One of the first parts of working remotely that got people really excited (aside from being able to wear soft clothes all the time) is avoiding their daily commute. Whether that involved a traffic-filled car trip, or depending on perpetually late public transit, the idea of simply getting out of bed and walking to another room in your home (or staying in the same room) felt like a dream come true.
But now, some people are actually missing their pre-pandemic commutes. Not only did it provide precious alone-time for those who are now quarantined with other people in their household, but it provided a clear distinction between your work day and your personal time at home. Now, it can be hard to tell when “work time” ends (or at least it can feel that way). And that’s why you might want to consider a fake commute. Here’s how to add one to your daily routine.
What is a fake commute?
The aim of a fake commute is to recreate what is best described by the German word “Feierabend,” meaning the time between finishing your work and starting leisure activities and/or rest. In an interview with the BBC, Christoph Stengel, a 41-year-old Berliner who works as a software developer, said that there are actually two meanings of Feierabend: “First, it’s the moment you stop working for the rest of the day — of course, [it’s] a good feeling then. Second, it’s the part of the day between work and going to bed.”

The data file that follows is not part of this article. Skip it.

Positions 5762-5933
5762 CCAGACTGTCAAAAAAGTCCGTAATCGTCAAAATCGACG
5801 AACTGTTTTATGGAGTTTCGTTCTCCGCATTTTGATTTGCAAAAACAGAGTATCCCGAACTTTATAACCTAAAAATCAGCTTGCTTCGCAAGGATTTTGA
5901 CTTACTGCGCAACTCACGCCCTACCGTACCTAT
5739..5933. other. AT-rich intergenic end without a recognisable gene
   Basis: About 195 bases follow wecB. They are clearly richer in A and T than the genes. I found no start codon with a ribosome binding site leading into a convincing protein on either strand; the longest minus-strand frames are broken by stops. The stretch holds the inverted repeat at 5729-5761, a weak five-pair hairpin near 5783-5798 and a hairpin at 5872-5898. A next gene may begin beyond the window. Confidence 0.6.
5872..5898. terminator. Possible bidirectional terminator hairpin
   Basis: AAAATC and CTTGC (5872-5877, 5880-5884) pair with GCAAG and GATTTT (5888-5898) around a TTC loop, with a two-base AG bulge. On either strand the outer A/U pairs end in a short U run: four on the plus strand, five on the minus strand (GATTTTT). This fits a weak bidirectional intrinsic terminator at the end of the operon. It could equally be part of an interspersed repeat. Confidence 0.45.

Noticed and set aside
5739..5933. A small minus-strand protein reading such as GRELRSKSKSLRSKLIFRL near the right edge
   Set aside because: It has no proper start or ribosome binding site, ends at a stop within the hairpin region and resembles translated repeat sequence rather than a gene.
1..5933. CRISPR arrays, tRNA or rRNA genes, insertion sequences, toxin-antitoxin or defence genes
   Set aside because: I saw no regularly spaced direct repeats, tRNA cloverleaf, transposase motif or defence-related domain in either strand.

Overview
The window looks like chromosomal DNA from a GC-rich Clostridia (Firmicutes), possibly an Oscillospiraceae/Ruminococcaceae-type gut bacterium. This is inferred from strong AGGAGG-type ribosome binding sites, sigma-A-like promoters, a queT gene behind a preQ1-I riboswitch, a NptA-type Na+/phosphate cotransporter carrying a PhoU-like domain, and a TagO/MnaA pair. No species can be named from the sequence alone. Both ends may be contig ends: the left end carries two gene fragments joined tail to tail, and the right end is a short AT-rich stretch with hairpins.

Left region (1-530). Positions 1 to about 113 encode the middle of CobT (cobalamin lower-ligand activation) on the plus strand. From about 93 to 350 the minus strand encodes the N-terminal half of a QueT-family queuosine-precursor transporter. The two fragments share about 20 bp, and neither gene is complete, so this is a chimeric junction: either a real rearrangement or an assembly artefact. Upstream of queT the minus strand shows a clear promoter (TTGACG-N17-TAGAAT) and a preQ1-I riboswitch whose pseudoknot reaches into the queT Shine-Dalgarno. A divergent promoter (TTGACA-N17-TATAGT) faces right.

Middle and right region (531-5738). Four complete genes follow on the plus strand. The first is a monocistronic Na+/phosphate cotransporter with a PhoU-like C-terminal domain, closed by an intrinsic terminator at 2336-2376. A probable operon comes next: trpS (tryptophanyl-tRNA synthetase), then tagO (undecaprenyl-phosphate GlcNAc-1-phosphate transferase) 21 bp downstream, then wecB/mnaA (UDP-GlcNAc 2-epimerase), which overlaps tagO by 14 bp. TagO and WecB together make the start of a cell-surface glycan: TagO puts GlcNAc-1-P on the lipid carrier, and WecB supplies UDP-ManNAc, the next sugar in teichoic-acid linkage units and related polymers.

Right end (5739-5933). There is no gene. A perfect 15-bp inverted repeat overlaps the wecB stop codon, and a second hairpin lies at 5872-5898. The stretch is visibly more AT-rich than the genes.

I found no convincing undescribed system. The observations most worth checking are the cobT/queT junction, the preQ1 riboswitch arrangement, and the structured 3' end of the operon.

And while it certainly can be a form of self-care, the origins of Feierabend are also firmly rooted in capitalism: if people are giving the chance to unwind at the end of the day, the idea is that they’ll be more productive the next day at work. “You have to rest after work directly, you can’t do double time the next day,” Nils Backhaus, a 34-year-old research and policy adviser from Germany told the BBC. “The stress and recovery go hand-in-hand. It’s like a bodily rhythm.”
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How to incorporate a fake commute into your day
The hardest part of starting (and keeping up with) a fake commute is carving out the time to do it in the mornings and evenings (or whenever you start and end your work day) — especially since it means you’ll probably have to wake up a little earlier. Then, pick an activity (or a few) that will serve as the placeholder for your commute. These can include anything from taking a walk while listening to music or a podcast (or simply enjoying the silence), doing a 10-15 minute yoga or stretching YouTube video, or reading a book (and no, social media and the news doesn’t count). Use this as a way to ease in and out of your work day, and transition into leisure time (if you have it).